'In the first place, the power is to be exercised 'throughout the territories in relation to which it exercises jurisdiction' that is to say, the writs issued by the Court cannot run beyond the territories subject to its jurisdiction. Secondly, the person or authority to whom the High Court is empowered to issue such writs must be 'within those territories,' which clearly implies that they must be amenable to its jurisdiction either, by residence or location within those territories.' It was further pointed out by the learned Chief justice that the decision of the Privy Council in Ryots of Garabandho v. Zamindar of Parlakimedi was no authority for dispensing with the necessity of the presence Or location within the local limits of the Court's jurisdiction, of the person or authority to whom the writ was to be issued, as the basis of its power to issue it. The Supreme Court decided, therefore, that the High Court was not competent under Article 226 to issue a prerogative writ to the Election Commission, India.
4. In my opinion we are bound by the authority of this decision of the Supreme Court to hold that this High Court has no jurisdiction to issue a writ or order under Article 226 of the Constitution to the second respondent, the Central Board of Revenue.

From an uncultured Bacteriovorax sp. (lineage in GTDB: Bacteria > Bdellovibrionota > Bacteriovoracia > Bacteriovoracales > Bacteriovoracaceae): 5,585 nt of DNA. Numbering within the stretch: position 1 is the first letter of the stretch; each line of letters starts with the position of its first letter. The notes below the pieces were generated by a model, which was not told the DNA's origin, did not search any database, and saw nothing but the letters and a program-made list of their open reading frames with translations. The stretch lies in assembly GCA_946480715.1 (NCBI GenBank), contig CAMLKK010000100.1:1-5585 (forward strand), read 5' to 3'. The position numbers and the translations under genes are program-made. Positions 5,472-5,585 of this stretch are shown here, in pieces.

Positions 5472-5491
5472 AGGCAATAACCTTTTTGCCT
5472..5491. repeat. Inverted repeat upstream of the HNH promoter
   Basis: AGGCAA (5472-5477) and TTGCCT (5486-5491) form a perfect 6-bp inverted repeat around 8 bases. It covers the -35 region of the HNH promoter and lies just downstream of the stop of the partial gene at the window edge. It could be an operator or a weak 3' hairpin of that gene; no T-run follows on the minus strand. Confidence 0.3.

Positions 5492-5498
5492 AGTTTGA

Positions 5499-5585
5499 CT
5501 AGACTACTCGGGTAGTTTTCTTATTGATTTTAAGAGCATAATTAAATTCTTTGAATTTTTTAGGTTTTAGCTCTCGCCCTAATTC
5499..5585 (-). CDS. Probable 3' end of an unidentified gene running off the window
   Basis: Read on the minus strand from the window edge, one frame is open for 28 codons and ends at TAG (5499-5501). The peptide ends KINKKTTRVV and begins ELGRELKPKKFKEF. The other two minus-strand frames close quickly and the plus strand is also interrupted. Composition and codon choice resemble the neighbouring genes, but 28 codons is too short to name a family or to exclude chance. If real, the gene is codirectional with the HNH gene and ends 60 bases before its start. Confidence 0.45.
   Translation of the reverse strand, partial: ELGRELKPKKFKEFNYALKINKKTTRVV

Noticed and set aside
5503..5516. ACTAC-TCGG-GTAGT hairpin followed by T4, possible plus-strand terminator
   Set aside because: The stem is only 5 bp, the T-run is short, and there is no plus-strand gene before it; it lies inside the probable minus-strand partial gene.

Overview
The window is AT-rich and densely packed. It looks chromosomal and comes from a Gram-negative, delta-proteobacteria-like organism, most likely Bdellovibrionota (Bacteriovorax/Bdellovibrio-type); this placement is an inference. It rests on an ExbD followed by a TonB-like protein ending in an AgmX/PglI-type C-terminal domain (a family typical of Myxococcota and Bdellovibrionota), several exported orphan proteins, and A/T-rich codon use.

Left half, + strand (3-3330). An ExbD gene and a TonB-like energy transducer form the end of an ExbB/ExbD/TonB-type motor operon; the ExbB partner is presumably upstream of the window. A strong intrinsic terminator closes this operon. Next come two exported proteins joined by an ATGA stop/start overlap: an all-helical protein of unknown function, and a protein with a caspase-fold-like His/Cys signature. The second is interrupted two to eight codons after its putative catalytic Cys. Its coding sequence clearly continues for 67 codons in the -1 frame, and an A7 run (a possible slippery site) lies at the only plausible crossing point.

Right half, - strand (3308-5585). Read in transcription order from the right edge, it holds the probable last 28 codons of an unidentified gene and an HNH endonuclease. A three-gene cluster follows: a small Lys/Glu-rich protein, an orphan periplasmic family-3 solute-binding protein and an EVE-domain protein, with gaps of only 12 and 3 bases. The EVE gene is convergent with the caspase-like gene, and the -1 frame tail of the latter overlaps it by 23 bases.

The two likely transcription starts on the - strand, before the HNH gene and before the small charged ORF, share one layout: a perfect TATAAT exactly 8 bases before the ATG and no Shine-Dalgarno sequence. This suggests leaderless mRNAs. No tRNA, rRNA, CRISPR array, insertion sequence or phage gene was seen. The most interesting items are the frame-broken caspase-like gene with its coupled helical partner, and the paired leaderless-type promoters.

5. The second question namely whether in spite of the fact that this Court cannot issue a writ to the second respondent, it can still issue a writ to the first respondent has now to be considered. The decision of the question appears to me to turn on the proper answer to a question whether when after the second respondent made the Order in exercise of its appellate authority, there was in substance really one operative order namely the original order made by the first respondent or there were two operative orders -- one the original order of the first respondent and the other the order made by the second respondent -- or really one operative order namely the order of the second respondent. The second alternative mentioned above namely that there were two operative orders -- one the order of the original authority and the other the order of the appellate authority -- has merely to be said to deserve rejection. The order was one imposing a penalty and directing confiscation. It will be absurd to think that because after the original order had been passed and the appellate officer also made an order, both the orders would be operative. It is nobody's case before us that two orders were operative. On behalf of the petitioner it is urged by Mr. Meyer that in respect ofthe order made by the appellate authority, there Was only one operative order namely the original order made by the Customs authority while on behalf of the respondents Mr. Kar urged that the original order had merged in the appellate order so that the appellate order only was the operative order.